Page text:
Harry Nilsson slowly worked his way into the musical spotlight, building his talents as a songwriter and improving his vocal abilities thanks to lessons from his uncle, as he networked with producers and arrangers and steadily built a name for himself. He pursued his musical ambitions by day while working a bank job at night. It wouldn’t take long for Nilsson to reach mainstream success once his recording career began, thanks to “Everybody’s Talkin”’ and its inclusion in the film Midnight Cowboy. His career was further bolstered by the public admiration he received from The Beatles, who first heard Nilsson when their publicist shared copies of one of his records with the band.
Nilsson would continue to gain commercial and critical success for the next few years, but this would be a brief high point in his career. After releasing Nilsson Schmilsson in 1971, which featured his Grammy-winning hit “Without You” and a Grammy nomination for Album of the Year, Nilsson found himself unable to reach his earlier success. His drinking and drug use — combined with problems in the recording studio and refusing to listen to the advice of producer Richard Perry, who had helped Nilsson craft Nilsson Schmilsson — led to impulsive creative decisions and recordings that broke with the polished work of his early career and failed to maintain the level of commercial success he had recently achieved. It marked the start of the slow decline of his career as Nilsson continued to put out albums to less and less acclaim and a notable decline in each release’s commercial success.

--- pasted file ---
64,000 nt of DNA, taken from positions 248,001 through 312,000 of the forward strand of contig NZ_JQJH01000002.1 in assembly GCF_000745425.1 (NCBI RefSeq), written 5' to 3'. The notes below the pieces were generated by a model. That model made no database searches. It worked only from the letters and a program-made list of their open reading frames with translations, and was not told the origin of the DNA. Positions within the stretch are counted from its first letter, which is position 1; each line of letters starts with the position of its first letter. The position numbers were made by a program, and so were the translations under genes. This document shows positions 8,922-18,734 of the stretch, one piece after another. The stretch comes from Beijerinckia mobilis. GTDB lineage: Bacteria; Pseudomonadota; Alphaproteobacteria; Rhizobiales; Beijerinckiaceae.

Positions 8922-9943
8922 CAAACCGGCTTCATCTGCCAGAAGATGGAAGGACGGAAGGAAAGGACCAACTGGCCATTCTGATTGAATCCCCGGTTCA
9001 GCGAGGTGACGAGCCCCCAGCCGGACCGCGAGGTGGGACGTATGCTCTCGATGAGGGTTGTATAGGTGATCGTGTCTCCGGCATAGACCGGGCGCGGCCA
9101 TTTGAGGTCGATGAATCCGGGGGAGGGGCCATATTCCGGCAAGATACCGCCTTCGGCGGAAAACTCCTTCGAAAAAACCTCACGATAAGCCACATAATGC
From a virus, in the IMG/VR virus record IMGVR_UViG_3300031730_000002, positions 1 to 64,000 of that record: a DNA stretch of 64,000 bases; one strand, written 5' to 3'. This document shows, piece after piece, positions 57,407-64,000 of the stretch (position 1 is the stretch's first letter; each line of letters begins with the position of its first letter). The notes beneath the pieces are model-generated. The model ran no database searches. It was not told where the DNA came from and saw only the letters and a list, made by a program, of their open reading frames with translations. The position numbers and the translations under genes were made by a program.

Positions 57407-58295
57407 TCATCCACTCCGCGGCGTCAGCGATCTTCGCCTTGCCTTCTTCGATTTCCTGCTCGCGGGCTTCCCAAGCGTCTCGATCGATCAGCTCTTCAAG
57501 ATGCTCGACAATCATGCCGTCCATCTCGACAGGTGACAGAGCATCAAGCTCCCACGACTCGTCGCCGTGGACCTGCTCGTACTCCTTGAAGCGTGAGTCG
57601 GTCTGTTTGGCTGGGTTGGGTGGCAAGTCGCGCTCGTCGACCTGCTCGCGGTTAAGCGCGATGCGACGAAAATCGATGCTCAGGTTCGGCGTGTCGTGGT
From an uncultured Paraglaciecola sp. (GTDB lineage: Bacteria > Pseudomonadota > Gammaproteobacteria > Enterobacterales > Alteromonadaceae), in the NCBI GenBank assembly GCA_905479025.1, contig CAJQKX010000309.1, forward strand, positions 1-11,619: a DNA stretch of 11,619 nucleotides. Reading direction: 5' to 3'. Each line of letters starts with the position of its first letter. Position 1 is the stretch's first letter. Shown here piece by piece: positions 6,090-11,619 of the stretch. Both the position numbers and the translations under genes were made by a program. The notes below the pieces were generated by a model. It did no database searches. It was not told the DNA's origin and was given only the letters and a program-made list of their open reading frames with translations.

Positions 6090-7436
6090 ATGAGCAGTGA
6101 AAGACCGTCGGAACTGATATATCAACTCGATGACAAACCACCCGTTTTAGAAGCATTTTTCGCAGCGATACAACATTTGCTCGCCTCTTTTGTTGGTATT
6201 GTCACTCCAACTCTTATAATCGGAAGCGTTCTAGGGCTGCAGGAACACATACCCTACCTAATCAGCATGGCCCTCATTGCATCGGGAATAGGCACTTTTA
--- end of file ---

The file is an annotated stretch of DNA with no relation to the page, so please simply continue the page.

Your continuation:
By the time Knnillssonn was released in 1977, it was Nilsson’s last record with RCA Records and represented a final chance to change the course of his career. He crafted a record of all originals that showcased the best of his songwriting and featured his best vocal delivery in years, having recovered from damaging his voice years prior. RCA agreed to help promote the record, and since Nilsson did not tour or perform live, this support was crucial to finding success again and turning his career around — but fate would intervene. Elvis Presley, also on the RCA label, died and the company turned its focus, and diverted its promotion, to cashing in on the death of Elvis. Nilsson, who proudly proclaimed Knnillssonn to be the best of his career, saw his album released into obscurity and his career mostly at an end, save for a few unsuccessful projects over the next decade.
Scott reflects on how unique Nilsson’s music and his life was. While following the clichéd rise and fall that accompanies most rock star stories, he was a gifted songwriter who made recording and production decisions that even the most revered and trailblazing artists at the time did not attempt. It made Nilsson stand out in the era of the singer/songwriter. Jason discusses his lifelong love of Nilsson’s music, thanks to a vinyl copy of The Point! that his parents had in their record collection. The experience introduced him to Nilsson and he fondly remembers first listening to the story of Oblio and Arrow as a young child.